In a bizarre turn of events, the Sailor Moon game developers wanted to introduce children to gambling, though with no stakes. You’re shown a card and have to guess if the covered card is higher or lower. Best of five wins.
This game will show you one of several Sailor Moon-themed images, shuffles it up, then gives you 80 seconds to solve it. I can’t be the only person in this world who hates sliding puzzles,3 right? I’m terrible at this game!
Not really what I’d call a game, but basically you choose one of the four fortunes (which you can’t read) and then it’ll tell you what your luck is looking like today. Could be great, miserable, or somewhere in between!
Surprisingly, for a relatively simple game that can be beaten in maybe an hour or two and meant to be played on the go, this game is packed full of cut scenes and follows the story of the anime and manga pretty closely. Though they obviously take some creative liberties, it’s still pretty impressive that they got all the characters in that they did.
Each stage takes place at a different location and stars a different Sailor Soldier, so that keeps things fresh and interesting, even if it doesn’t impact the actual gameplay in the end. The writing is also pretty good and didn’t bother dumbing down the story too much, though they weren’t shy about spoiling the entire story. Probably not an issue when you consider when it was released, though.
Stage 1 – The Black Moon
The first place starts you off in front of your school and sends you hunting around for hints around Azabu-Juban. Unlike the other stages, they don’t really bother giving you any objectives, so you’re left to your own devices until you find out that Naru’s mother is “acting strange” (… again).
After playing a few minigames and going back and forth between some characters, the Black Moon appears and you’re sent off to the action stage. After fighting a few enemies and doing some light platforming, you run across Koan who challenges you to a battle. Once she’s defeated, Rubeus appears, taunts you, and then disappears. Once the stage finishes, Luna appears and gives you a password to Stage 2!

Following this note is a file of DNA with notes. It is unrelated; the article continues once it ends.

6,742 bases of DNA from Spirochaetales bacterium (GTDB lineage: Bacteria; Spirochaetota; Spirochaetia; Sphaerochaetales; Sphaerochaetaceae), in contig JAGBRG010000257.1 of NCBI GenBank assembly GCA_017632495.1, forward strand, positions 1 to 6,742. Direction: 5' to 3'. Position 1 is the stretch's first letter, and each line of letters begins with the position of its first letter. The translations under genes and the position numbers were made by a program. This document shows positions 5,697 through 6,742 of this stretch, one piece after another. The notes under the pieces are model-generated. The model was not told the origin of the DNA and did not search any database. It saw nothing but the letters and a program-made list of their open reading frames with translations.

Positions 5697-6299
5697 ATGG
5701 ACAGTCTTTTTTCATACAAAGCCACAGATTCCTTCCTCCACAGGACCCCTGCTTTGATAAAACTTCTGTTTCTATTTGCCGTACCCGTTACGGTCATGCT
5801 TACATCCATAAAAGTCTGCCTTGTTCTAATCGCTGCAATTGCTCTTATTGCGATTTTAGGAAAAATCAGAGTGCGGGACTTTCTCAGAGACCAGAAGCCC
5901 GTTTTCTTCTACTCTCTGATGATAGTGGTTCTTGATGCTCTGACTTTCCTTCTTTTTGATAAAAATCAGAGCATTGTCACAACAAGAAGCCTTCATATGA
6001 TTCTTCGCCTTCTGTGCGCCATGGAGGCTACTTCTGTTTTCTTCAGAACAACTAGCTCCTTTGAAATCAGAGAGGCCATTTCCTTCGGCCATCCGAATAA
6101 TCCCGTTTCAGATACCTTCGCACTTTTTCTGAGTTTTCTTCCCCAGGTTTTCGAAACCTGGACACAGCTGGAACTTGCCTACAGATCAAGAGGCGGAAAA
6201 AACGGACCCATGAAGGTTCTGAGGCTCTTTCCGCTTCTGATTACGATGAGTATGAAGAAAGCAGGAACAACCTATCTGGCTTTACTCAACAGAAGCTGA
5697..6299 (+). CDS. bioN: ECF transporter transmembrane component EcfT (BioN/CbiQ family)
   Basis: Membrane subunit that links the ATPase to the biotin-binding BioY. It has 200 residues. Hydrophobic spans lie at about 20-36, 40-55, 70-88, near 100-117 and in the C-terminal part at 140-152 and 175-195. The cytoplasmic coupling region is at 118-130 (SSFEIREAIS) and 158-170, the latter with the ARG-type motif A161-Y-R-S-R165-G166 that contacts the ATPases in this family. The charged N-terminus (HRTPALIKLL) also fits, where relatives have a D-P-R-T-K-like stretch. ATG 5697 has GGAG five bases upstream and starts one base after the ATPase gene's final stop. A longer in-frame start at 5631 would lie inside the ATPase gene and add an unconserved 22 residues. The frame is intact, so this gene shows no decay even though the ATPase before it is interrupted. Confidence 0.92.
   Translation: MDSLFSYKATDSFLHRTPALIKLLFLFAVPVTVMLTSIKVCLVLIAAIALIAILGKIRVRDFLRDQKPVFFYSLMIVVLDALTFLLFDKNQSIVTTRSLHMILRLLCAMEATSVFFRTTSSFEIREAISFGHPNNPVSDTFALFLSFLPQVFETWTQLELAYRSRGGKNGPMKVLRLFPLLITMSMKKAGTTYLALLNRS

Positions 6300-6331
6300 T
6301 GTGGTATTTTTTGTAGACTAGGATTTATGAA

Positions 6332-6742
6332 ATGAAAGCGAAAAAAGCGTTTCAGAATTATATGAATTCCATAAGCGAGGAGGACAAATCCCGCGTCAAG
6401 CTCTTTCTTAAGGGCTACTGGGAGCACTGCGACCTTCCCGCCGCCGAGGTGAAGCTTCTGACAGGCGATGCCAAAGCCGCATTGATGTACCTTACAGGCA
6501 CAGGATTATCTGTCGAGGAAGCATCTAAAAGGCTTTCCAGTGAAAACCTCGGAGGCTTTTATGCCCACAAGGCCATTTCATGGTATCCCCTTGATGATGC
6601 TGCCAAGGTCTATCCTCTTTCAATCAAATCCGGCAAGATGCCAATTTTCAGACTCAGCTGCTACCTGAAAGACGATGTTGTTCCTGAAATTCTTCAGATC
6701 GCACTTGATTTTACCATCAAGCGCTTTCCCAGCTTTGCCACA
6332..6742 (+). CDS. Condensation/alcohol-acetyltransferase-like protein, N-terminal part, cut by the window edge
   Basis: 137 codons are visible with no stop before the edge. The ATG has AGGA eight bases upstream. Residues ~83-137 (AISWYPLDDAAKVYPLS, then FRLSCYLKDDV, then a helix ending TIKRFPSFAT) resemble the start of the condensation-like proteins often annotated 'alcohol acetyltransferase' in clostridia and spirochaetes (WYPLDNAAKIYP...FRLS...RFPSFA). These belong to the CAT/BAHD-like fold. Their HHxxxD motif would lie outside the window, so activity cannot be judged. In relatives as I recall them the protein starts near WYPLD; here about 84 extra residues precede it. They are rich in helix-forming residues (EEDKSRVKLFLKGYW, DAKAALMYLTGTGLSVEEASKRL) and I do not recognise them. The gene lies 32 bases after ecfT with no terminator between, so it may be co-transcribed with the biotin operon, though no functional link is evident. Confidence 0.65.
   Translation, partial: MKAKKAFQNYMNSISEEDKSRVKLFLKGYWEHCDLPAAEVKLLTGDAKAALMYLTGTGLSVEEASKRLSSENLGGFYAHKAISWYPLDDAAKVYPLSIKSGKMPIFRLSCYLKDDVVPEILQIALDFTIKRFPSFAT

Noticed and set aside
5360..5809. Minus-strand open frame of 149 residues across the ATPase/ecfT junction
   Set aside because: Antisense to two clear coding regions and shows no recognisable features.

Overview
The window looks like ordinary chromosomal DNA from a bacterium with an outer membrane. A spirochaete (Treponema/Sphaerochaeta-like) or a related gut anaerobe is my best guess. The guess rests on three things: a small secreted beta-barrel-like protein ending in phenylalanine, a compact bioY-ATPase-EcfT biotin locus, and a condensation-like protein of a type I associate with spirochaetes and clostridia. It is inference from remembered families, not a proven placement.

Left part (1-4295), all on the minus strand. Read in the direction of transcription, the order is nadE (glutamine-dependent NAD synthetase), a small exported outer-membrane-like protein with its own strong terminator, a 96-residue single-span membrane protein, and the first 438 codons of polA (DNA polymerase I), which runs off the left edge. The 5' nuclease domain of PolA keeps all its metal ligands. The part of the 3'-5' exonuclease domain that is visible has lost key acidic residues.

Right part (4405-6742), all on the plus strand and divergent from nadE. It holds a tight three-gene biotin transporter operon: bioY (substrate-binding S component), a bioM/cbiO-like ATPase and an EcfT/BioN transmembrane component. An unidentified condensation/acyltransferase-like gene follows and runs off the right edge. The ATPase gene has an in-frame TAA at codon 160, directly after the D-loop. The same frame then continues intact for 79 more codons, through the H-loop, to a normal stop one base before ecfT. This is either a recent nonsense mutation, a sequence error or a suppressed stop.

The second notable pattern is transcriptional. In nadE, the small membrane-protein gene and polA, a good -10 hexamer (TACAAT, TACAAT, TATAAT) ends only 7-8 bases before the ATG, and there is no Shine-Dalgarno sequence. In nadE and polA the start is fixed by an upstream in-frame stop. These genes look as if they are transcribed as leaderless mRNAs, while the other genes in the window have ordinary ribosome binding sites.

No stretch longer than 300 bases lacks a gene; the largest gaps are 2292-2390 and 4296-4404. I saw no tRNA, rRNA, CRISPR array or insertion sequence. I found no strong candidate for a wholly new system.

Stage 2 – The Crimson Rubeus
The second stage finds us in control of ChibiUsa outside the Tsukino household and off to go find Ami, since she’s apparently going… to have a sleepover… at Ami’s house… to study? I’m not sure how I feel about this plot point, but hey, we’ll go with it. Once you find Ami, you take control of her and lead ChibiUsa back to your condo where a short cut-scene takes place before heading to Rei’s shrine the next day. After some more events take place, you’re off to the construction site to go save ChibiUsa!
Once again, you’re greeted with an action scene, but this time you’re playing as Sailor Mercury. Gameplay-wise, there’s no difference, but it’s refreshing to see something different. The gameplay also is more vertical here with more platforms and elevators, so it keeps things interesting. Once you reach the end of the stage, you fight against Rubeus. Fight, win, Esmeraude appears, mocks you, gone. Next!
Stage 3 – The Green Esmeraude
This stage finds the Sailor Soldiers using the Sailor Teleport to travel all the way to the future and puts you in Crystal Tokyo. Left in charge of Sailor Mars, it turns out the during the teleport all of the Sailor Soldiers ended up in different parts of the Crystal Palace.
After wandering around for a bit and getting all of the Sailor Soldiers together, you wind up talking to King Endymion and learn more about what had happened and who the Black Moon Clan are. Finally you learn about Sailor Pluto, which is when Esmeraude shows up and challenges you.
This action stage goes back to the standard left to right, but they added some more moving platforms in to make things interesting. Once you get to the end of the stage, you fight against Esmeraude who, when defeated, gives way to Wiseman who taunts you, blah blah, done.
Stage 4 – The Blue Saphir